Vespa Post 1979 Large Frame Engine Work

Clutch Rebuild

Usually when the clutch is not functioning well, nine times out of ten the plates need to be replaced. These images are from a P200 clutch but large frame clutches are similar but may have different amounts of springs. Once the clutch has been removed changing the plates and any other work is easy. You'll need:

  • A pint of SAE 30 transmission oil.
  • 3 new cork clutch plates (soak in oil before installing).
  • New springs (might as well)!
  • A clutch compressor tool or a home made version from typical hardware store items.
  • Two inner brass bushes (cheap and good to replace)

A special Vespa clutch compressor is a nice tool, but you can make one for under $4 at your local hardware store from standard nuts, bolts and washers. You are looking for:

  • A hex head bolt of between #10 and 3/8" (6mm - 10mm) about 2" (5cm) long.
  • A nut for the above bolt
  • 2 washers with an outside diameter not more than an inch You may have to build these up as shown in the example above.

Above is a view of a compressor I made from parts in the garage. Take the clutch with you to the hardware store to be sure of getting the right bits.

 

Put the clutch compressor through the central crank hole. Make sure the washer on the side with the spring holes is totally covering the central hole, and then tighten up the compressor. You only need to tighten it enough so that the pressure on the circular perimeter retaining ring is released. Remove the ring by pulling it out of the groove.

Once the ring is removed, the first one sided cork plate can be removed. This plate differs from all the other plates because it has different shaped tabs and must be the last plate installed. These tabs lock the cork plates to the outer basket. The next plate is a full steel plate which is teethed around the interior perimeter to lock it to the clutch center. Remove all the free alternating steel and cork clutch plates.

The final steel clutch plate is riveted to the clutch center gear. The clutch compressor needs to be removed in order to remove the center gear from the basket and to get access to the springs. Once the compressor is removed I usually get a large socket to set the clutch on so that the spring cups are not touching the work surface.

The clutch center gear and plate should be easily removable from the main clutch body. In the clutch above the brass bush came off with the center plate instead of remaining on the body, but I'll describe what should go where in the next couple of steps.

Remove the small brass bushing. These are very cheap and easy to get through a scooter dealer and should always be replaced when doing clutch work.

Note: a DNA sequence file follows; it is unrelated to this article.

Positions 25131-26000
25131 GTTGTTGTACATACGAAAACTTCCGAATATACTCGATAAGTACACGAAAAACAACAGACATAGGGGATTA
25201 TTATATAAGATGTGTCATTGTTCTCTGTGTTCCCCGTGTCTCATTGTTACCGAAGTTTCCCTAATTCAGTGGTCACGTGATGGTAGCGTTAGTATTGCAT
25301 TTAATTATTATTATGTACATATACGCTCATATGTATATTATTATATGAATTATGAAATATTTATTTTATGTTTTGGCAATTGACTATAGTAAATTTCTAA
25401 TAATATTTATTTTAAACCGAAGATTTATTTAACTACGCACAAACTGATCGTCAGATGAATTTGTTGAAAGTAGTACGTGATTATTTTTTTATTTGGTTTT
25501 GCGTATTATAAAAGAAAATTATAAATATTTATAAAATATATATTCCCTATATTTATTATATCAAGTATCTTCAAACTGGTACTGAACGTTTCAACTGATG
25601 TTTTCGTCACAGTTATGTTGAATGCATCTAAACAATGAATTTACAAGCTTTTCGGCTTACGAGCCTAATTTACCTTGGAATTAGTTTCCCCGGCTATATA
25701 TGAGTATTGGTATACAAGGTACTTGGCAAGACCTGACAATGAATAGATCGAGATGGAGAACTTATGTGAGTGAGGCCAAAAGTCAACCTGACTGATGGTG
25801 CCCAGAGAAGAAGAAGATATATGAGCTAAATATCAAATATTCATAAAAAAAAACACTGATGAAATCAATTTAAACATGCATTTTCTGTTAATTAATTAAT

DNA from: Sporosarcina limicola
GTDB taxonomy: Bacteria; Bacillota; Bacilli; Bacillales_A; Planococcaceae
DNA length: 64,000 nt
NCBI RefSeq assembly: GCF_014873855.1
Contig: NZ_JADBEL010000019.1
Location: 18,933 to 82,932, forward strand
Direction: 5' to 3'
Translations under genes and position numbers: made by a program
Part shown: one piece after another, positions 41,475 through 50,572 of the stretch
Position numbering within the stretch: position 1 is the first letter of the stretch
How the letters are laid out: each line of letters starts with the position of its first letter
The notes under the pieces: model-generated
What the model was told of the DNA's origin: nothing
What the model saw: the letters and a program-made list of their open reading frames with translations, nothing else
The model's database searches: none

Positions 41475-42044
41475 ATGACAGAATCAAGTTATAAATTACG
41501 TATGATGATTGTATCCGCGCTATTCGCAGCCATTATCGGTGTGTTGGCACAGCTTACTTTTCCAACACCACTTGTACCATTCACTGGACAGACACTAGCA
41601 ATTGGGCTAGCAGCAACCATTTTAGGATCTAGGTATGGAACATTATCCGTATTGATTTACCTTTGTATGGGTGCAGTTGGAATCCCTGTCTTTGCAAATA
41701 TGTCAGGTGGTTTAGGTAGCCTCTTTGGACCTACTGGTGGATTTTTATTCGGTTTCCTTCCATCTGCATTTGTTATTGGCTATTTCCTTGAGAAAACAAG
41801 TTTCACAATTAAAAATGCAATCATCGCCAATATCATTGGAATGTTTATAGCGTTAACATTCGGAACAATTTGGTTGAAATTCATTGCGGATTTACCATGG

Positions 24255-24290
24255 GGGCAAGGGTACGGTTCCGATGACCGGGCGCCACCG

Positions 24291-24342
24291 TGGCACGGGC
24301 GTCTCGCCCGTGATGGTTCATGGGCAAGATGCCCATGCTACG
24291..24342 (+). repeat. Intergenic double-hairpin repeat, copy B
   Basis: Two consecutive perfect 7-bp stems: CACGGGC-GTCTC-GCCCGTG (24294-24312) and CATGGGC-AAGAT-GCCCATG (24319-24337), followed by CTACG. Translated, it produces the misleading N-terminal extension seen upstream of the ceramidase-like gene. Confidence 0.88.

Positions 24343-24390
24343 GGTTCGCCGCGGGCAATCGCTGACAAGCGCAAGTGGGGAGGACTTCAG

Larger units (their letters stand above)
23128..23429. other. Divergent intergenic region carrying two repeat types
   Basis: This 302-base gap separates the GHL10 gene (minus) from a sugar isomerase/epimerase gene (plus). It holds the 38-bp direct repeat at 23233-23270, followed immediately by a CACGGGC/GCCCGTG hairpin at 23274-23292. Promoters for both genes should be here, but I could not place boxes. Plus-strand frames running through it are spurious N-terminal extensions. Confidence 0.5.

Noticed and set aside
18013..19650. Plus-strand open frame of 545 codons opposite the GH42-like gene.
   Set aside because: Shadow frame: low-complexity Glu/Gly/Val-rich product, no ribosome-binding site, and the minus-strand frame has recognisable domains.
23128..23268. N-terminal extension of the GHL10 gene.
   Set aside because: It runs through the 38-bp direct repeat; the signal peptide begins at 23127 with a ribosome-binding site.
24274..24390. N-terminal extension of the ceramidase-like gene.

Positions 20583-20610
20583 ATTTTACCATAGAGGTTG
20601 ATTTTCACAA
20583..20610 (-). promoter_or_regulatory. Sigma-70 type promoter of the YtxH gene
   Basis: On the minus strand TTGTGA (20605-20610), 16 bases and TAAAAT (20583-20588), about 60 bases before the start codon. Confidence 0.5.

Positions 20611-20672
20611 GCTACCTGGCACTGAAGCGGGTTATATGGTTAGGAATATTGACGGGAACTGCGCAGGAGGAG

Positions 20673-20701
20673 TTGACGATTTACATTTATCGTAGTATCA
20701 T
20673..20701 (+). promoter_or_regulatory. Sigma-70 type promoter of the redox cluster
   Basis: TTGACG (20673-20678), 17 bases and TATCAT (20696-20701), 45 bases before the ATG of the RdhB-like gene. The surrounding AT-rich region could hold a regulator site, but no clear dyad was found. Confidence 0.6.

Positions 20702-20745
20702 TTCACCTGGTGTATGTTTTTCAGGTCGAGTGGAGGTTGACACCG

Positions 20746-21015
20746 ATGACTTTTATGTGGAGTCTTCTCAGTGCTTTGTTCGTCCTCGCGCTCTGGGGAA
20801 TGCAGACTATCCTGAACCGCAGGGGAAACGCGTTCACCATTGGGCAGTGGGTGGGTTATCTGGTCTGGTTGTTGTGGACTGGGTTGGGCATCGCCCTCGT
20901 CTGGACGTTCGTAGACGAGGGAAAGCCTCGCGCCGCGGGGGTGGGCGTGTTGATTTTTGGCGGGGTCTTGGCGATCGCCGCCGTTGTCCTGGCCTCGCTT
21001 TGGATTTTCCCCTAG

Remove the main clutch body and the springs and spring cups will be visible. You can see the large socket in the center supporting the clutch basket. This makes it easy to deal with the spring caps because they will be held in place by gravity. If you bought new springs remove the old ones and place the new ones in the cups.

Inspect the clutch main body for wear. The interior components of the clutch don't run on bearings, but run on brass bushes at the friction points. This clutch had a cracked brass bushing which allowed the bushing to slightly expand in size and lock to the clutch center gear instead. I'm not sure how the damage above happened on the surface of where the bushing should be, but this entire part should be replaced and a new brass bushing will be added to the new piece.

The cracked bushing can be driven out of the clutch center gear by using a suitable sized socket and hammer to pound it out from the back side. In order not to bend the steel plate, don't support the piece by the plate while pounding the bushing. Usually they are a loose fit and just holding the center in your hand is enough support to bang it out.

Fit a new brash bushing to the main clutch body. This should be a nice tight fit so the bushing does not turn. Use a large socket or flat piece of metal to tap it until the lips are flush.

Then fit the second brass bush ring with the small lip facing upwards. This is a very loose fit and can rotate freely.

Place the main clutch center over the springs so that they seat in the recesses on the back side. I have always aligned the two holes shown above with arrows but I don't know if it really makes a difference.

Fit the main clutch center and spin it to be sure it rotates well. Above is a shot of the clutch plates in their correct order from left to right.

Fit the first cork plate and make sure the tabs are closely aligned with the tabs of the main clutch as it will make them easier to drop down in the basket when the clutch is compressed.

Fit a steel plate which interfaces with clutch center teeth. Keep alternating cork and steel plates until you get to the final one side cork plate.

Once all the plates are in and the final one side cork plate fitted, compress the clutch and help all the cork plate steel tabs drop down in the clutch basket.

Finally, fit the retaining ring in the groove in the clutch basket and your clutch is ready to reinstall.